Is rain water safe to drink?

Is it safe to use rainwater?

Most of us would consider rainwater to be quite safe. After all, it is the most natural form of water. However, this doesn’t automatically mean that rainwater is safe to use.

How can the most natural form of water become potentially unsafe?

Let’s look at the steps between rainfall and the point at which it is put to use.

Rainwater Collection

Firstly, we need to collect all the rainwater before putting it to use.

Rainwater Collection from Roof Tops

In majority of cases, roof tops are a logical place to collect rain water. Generally, roofs have natural slopes to easily drain water. Also, many types of rainwater collection systems and rainwater screens are available.

On the other hand, roof tops also attract many potentially hazardous contaminants. For instance, it is common to see leaves, bark, sap, bird dropping, bat droppings, pests and possums on rooftops. So, the pure rainwater starts getting very contaminated as soon as it starts flowing across a roof.

Rainwater Collection from Car Parks

Large properties often have large open spaces like car parks. As a result, it makes sense to collect all the rain from large car parks, yards and the like.

Like roof tops, large open spaces and car parks also attract their share of leaves, bark, sap and bird droppings. To make matters worse, the car parks also have oil, exhaust fumes, pieces of rubber, gravel, wood chips and a host of other contaminants.

As a result, rain water becomes even more contaminated as it flows across a car park.

Regardless of where rainwater is collected from, if we want to put rainwater to use, we must filter it with coarse and fine filters.

Rainwater Storage Tanks

Secondly, we need to store the water in rainwater tanks before it can be put to use. Water can remain still in the tanks for a few days, a few weeks, a few months or longer before it is used.

As we have seen, rainwater contains lots of organic and inorganic contaminants before it reaches the tank.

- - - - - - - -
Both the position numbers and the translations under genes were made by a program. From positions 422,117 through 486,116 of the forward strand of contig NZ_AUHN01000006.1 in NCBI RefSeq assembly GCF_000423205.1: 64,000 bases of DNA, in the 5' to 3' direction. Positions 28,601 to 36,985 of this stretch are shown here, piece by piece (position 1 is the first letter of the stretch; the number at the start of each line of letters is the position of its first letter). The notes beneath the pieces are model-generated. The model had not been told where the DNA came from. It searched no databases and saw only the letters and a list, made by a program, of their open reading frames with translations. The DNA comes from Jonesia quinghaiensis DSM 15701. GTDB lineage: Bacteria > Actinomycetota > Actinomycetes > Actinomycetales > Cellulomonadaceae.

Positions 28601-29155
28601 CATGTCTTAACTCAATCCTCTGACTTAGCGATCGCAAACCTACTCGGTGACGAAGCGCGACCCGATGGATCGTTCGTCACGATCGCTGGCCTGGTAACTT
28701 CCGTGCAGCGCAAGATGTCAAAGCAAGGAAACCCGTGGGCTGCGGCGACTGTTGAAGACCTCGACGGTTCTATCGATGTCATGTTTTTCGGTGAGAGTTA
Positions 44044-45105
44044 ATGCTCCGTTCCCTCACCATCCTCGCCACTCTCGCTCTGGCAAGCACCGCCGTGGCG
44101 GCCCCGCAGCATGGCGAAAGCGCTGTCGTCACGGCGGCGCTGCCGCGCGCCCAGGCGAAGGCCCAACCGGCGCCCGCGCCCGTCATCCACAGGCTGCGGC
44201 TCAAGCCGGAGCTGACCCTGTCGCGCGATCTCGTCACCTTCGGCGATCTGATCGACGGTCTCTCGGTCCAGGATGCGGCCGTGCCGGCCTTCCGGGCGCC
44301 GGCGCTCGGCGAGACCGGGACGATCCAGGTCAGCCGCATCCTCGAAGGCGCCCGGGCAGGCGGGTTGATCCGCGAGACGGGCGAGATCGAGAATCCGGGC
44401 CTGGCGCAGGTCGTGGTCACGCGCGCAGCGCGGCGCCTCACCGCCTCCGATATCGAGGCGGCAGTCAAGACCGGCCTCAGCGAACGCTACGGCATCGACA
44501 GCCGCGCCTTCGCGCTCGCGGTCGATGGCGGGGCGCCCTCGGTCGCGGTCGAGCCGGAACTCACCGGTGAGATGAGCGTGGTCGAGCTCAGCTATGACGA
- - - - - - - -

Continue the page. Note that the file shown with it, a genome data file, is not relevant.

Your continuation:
Over time, bacteria and other contaminants start to grow in the stored water. For instance, the water starts to get a slimy feel, odd smell or taste.

So, is it safe to use rainwater?

Over the years, many people have been using rainwater. Indeed, they have generally survived without too many issues. This doesn’t mean that their rooftops and water tanks are miraculously clean and free from any bacteria! It is more likely that their bodies have grown immune to the type of bacteria that are common in the rainwater systems.

Meanwhile we know that bacteria, viruses and most microorganisms continue to evolve. Emerging species and variants of microorganisms continue to pose new threats. They can quickly spread across geographies. So, continuing to use untreated rainwater simply because it has worked in the past can be dangerous. Very dangerous.

A casual internet search like “diseases related to bird droppings” shows plenty of health warnings. After all, we have no control of what will contaminate our rooftops and rainwater tanks.

In conclusion, using untreated rainwater is not safe.

We must adequately filter and disinfect rainwater before being able to use it.We will look at sizing UV unit for rainwater disinfection in another post.

Advance C™ Series is very popular for reliable UV disinfection of rainwater.

Contact us if you have any questions about rainwater treatment or UV disinfection of rainwater.